Sixty-Five Million Years of Climate Change (Global Warming)

Sixty-Five Million Years of Climate Change

This figure shows climate change over the last 65 million years. The data is based on a compilation of oxygen isotope measurements (518O) on benthic foraminifera by Zachos et al. (2001), which reflect a combination of local temperature changes in their environment and changes in the isotopic composition of seawater associated with the growth and retreat of continental ice sheets.

Because it is related to both factors, it is not possible to uniquely tie these measurements to temperature without additional constraints. For the most recent data, an approximate relationship to temperature can be made by observing that the oxygen isotope measurements of Lisiecki and Raymo (2005) are tightly correlated to temperature changes at Vostok, Antarctica as established by Petit et al. (1999). Present day is indicated as 0. For the oldest part of the record, when temperatures were much warmer than today, it is possible to estimate temperature changes in the polar oceans (where these measurements were made) based on the observation that no significant ice sheets existed and hence all fluctuation in (518O) must result from local temperature changes (as reported by Zachos et al.).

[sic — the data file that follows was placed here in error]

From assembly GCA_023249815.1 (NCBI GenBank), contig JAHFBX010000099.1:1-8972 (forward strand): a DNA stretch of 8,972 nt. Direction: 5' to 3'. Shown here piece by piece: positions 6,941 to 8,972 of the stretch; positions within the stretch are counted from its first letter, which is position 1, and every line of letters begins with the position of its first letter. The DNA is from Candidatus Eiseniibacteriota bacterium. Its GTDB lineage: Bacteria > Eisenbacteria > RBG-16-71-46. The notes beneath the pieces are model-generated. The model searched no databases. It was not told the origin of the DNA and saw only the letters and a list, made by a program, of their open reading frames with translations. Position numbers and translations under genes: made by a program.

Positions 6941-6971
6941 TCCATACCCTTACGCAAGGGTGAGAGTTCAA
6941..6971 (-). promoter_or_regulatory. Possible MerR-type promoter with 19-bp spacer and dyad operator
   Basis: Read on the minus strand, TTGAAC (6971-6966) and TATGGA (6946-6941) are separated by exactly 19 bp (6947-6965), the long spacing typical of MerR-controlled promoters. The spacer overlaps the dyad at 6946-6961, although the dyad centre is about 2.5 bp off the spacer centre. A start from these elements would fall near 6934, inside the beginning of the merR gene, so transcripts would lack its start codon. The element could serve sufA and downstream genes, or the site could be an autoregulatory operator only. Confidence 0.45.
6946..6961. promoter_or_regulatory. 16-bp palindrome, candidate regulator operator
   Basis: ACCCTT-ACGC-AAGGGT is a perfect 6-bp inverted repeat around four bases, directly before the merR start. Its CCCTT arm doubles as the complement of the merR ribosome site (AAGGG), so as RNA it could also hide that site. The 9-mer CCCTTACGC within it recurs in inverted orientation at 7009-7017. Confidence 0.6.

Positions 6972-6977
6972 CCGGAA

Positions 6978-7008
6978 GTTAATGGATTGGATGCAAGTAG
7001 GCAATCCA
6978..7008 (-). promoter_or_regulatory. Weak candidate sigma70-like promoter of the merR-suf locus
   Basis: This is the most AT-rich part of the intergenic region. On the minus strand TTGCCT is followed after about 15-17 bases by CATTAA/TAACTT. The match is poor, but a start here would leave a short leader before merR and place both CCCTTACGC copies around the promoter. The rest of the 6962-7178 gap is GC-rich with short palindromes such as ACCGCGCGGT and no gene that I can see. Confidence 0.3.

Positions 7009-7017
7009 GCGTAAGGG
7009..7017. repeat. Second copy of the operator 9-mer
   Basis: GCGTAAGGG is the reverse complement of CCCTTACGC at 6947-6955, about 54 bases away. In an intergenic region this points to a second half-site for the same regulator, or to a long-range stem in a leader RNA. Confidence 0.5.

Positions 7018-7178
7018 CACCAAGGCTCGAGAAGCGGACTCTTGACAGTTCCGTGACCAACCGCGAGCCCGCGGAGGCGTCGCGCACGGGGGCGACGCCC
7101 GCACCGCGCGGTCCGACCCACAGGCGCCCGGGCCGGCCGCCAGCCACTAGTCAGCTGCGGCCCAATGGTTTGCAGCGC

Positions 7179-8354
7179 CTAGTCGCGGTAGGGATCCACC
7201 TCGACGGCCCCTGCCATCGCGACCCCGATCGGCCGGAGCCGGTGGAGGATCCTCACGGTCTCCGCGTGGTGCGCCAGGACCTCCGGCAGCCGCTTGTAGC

The intermediate portion of the record is dominated by large fluctuations in the mass of the Antarctic ice sheet, which first nucleates approximately 34 million years ago, then partially dissipates around 25 million years ago, before re-expanding toward its present state 13 million years ago. These fluctuations make it impossible to constrain temperature changes without additional controls. Significant growth of ice sheets did not begin in Greenland and North America until approximately 3 million years ago, following the formation of the Isthmus of Panama by continental drift. This ushered in an era of rapidly cycling glacials and interglacials (upper right). Also appearing on this graph are the Eocene Climatic Optimum, an extended period of very warm temperatures, and the Paleocene-Eocene Thermal Maximum (labeled PETM). Due to the coarse sampling and averaging involved in this record, it is likely that the full magnitude of the PETM is underestimated by a factor of 2 to 4 times its apparent height.

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